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Archive for the ‘holiday’ Category

Uh, so it’s been a stupid busy few months. See, I turned my PhD in yesterday. (Cue parade) Now I am just waiting to sit my viva and then I’ll be The Doctor!

In celebration of finishing that and of my new inability to brain (seriously–I barely left the house or had any days off the past couple of months, and the final dissertation was 142,000 words, not including about 20K more in works cited and appendices. So, I’m tired, eh?)… so in celebration of that, here are pics from, oh, a year ago!

Great Yarmouth is a tourist destination on the seaside. It is full of ‘amusements’: put-put golf, some rides, an aquarium, and arcade/casinos that are FULL of machines that cost 2p. It’s *hella* tacky and fun and I loved it! Also, it reminded me of where I grew up. Exhibits A through….well, take a look:

Because Yarmouth puts the 'Fun' in Caesar's?

Because Yarmouth puts the ‘Fun’ in Caesar’s?

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Uh, the one at home didn’t have grabby machines out front!

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Nope. No buffet!

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At this point I just couldn’t help but laugh.

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Bugsy, SPINNING IN HIS GRAVE!

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To continue with the list of ALL THE THINGS:

Eastercon in Glasgow (I went to Edinburgh right before)

So this year the con was a bit of a hike, up to Scotland. As you saw from my previous post, I spent a few days in Edinburgh before heading to Glasgow. As it was, I didn’t see any of Glasgow apart from the train station, the con hotel, and a pizza hut in the town centre. I wasn’t on panels and had no ‘professional’ role at this con, so I had a long weekend of fun with my friends.

This fun included trying on tiny hats!

This fun included trying on tiny hats!

And even tinier hats!

And even tinier hats!

All topped off by seeing the Scottish Falsetto Sock Puppet Theatre LIVE! This was,  seriously, one of the highlights of my time in Scotland. I've loved the SFSPT for years and so got in early to sit front & centre. My friends weren't familiar, but afterwards said how hilarious it was. Converted!

All topped off by seeing the Scottish Falsetto Sock Puppet Theatre LIVE! This was, seriously, one of the highlights of my time in Scotland. I’ve loved the SFSPT for years and so got in early to sit front & centre. My friends weren’t familiar, but afterwards said how hilarious it was. Converted!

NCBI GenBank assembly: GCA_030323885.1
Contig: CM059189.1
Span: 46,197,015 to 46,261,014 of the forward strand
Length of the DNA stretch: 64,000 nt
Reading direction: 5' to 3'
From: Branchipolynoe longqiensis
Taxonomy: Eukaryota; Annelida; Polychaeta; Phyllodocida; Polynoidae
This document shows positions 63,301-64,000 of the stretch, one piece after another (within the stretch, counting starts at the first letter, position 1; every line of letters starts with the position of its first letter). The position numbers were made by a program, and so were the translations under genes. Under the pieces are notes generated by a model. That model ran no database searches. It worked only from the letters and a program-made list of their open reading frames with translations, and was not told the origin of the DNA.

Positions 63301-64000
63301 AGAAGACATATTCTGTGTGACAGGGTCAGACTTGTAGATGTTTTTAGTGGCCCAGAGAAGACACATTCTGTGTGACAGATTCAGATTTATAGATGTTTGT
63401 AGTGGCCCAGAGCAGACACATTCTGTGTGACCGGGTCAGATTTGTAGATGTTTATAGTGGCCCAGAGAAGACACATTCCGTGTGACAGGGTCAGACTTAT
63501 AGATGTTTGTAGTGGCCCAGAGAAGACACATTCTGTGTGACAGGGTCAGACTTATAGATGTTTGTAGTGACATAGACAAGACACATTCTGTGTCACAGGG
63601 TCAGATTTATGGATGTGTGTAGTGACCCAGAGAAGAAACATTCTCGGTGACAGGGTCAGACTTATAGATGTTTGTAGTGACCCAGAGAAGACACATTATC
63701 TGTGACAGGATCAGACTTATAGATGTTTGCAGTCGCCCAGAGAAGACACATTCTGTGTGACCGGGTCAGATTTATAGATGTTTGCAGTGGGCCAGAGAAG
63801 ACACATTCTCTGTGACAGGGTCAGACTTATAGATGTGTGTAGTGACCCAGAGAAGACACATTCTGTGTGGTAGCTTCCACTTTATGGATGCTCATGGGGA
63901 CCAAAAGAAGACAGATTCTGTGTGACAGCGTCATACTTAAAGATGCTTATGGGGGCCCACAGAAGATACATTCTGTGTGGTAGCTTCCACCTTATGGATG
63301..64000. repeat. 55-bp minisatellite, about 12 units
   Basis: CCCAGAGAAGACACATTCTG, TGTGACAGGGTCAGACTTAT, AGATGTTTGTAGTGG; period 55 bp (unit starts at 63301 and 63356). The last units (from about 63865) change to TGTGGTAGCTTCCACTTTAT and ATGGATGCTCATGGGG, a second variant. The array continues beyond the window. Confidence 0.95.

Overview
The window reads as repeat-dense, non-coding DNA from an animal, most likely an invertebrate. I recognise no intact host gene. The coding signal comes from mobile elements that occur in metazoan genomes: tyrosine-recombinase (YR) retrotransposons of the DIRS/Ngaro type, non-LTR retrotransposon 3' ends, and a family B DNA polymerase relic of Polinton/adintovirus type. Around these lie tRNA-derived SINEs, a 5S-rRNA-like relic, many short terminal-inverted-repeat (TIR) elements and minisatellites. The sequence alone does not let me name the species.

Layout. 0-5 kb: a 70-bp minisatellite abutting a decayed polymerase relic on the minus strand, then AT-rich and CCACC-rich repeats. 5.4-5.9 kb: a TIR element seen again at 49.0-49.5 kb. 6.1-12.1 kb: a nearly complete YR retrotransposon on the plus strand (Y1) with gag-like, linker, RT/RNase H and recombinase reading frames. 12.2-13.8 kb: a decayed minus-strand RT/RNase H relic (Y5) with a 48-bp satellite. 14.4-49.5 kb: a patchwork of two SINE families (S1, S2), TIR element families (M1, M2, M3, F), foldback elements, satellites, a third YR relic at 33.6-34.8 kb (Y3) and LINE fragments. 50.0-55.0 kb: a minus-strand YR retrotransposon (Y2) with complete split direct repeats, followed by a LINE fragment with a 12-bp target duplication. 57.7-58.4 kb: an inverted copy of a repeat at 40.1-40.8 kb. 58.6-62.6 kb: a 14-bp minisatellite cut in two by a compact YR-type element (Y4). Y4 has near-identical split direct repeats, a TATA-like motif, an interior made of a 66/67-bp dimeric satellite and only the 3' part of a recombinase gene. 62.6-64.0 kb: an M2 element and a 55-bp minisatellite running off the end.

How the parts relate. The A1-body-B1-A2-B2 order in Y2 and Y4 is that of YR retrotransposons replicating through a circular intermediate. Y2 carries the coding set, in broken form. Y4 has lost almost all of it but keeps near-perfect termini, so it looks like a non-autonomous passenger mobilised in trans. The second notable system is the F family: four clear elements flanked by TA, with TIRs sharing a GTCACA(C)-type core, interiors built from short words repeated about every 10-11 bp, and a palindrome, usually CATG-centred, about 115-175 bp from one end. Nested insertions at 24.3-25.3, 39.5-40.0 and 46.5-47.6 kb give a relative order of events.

Want more of the list? OF COURSE YOU DO!

Finishing teaching for the year and then spending 2 weeks marking papers:

This last year was very teaching heavy. I taught 3 classes a week, all the same class (which I’ve discussed here before). After Easter break, there were only a few weeks of classes left, and then the marking pile happened. Three classes, 45 students, a portfolio of 3 fiction pieces from each student, plus an essay from each. PLUS two longer packets from my two BA students. PLUS another 8 sets for double-marking a colleague’s work.

This took two weeks to do. One of the reasons why I didn't get a whole lot of PhD work done this spring!

NOt the whole pile. This took two weeks to do. One of the reasons why I didn’t get a whole lot of PhD work done this spring!

 

Coming up next time:

Visiting Ely
What happened when I had two suspicious moles removed (well, maybe I won’t tell you about that…)
Sissinghurst with visitors from the States
Presenting a paper at the British Country House 1914-2014 conference in Newcastle
Presenting a paper at the Great Writing International Creative Writing conference in London
Going to Belgium for a couple of days
Seeing the Tour de France
Finding out that I’ve been named as a guest at a SFF con
Selling a story and then signing books at a launch for the anthology
Getting ready for NineWorlds GeekFest, LonCon3 and British Fantasy Con
Having my short story turned into a chapbook that was put into goody bags at Nine Worlds
Being a panelist at the con
Going to LonCon3 as a volunteer and a panelist
Getting con crud as a result of two cons in two weeks
Finding out I sold another story (SF this time!)
Finding a new place to live and getting ready to move

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I'VE BEEN SO BUSY!

I’VE BEEN SO BUSY!

I’ve not posted here since July, when I explained why I’d not blogged since March. It is now nearly September.

Here is the list I said I’d touch on:

Eastercon in Glasgow (I went to Edinburgh right before)
Finishing teaching for the year and then spending 2 weeks marking papers
What happened when I had two suspicious moles removed (well, maybe I won’t tell you about that…)
Sissinghurst with visitors from the States
Presenting a paper at the British Country House 1914-2014 conference in Newcastle
Presenting a paper at the Great Writing International Creative Writing conference in London
Going to Belgium for a couple of days
Finding out that I’ve been named as a guest at a SFF con
Selling a story and then signing books at a launch for the anthology
Getting ready for NineWorlds GeekFest, LonCon3 and British Fantasy Con

I will add to that:

Having my short story turned into a chapbook that was put into goody bags at Nine Worlds
Being a panelist at the con
Going to LonCon3 as a volunteer and a panelist
Getting con crud as a result of two cons in two weeks
Finding out I sold another story (SF this time!)
Finding a new place to live and getting ready to move

Think that will touch on it all?

 

EDINBURGH!

This was my first trip to Scotland, and it was lovely!

Yes, there were pipers. Lots of pipers. On the top of the Royal Mile, near the parks off the Mile, all over the damn place.

Yes, there were pipers. Lots of pipers. On the top of the Royal Mile, near the parks off the Mile, all over the damn place.

Atop the Royal Mile, atop the hill at Edinburgh Castle.

Atop the Royal Mile, atop the hill at Edinburgh Castle.

Everywhere I went in the city, what I wanted to see was up a hill...

Everywhere I went in the city, what I wanted to see was up a hill…

...often up a narrow set of steps...

…often up a narrow set of steps…

...accessed via a close...